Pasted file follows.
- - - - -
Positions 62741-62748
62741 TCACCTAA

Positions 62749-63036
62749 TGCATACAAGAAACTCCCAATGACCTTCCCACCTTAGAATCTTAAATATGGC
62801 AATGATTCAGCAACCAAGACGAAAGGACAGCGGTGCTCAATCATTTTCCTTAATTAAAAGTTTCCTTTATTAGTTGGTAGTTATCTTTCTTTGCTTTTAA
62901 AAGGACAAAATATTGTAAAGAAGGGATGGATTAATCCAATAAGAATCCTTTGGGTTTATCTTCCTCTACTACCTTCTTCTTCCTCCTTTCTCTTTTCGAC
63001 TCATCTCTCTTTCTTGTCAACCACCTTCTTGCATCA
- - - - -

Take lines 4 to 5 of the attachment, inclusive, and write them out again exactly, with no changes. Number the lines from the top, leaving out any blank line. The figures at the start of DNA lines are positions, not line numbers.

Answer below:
62749 TGCATACAAGAAACTCCCAATGACCTTCCCACCTTAGAATCTTAAATATGGC
62801 AATGATTCAGCAACCAAGACGAAAGGACAGCGGTGCTCAATCATTTTCCTTAATTAAAAGTTTCCTTTATTAGTTGGTAGTTATCTTTCTTTGCTTTTAA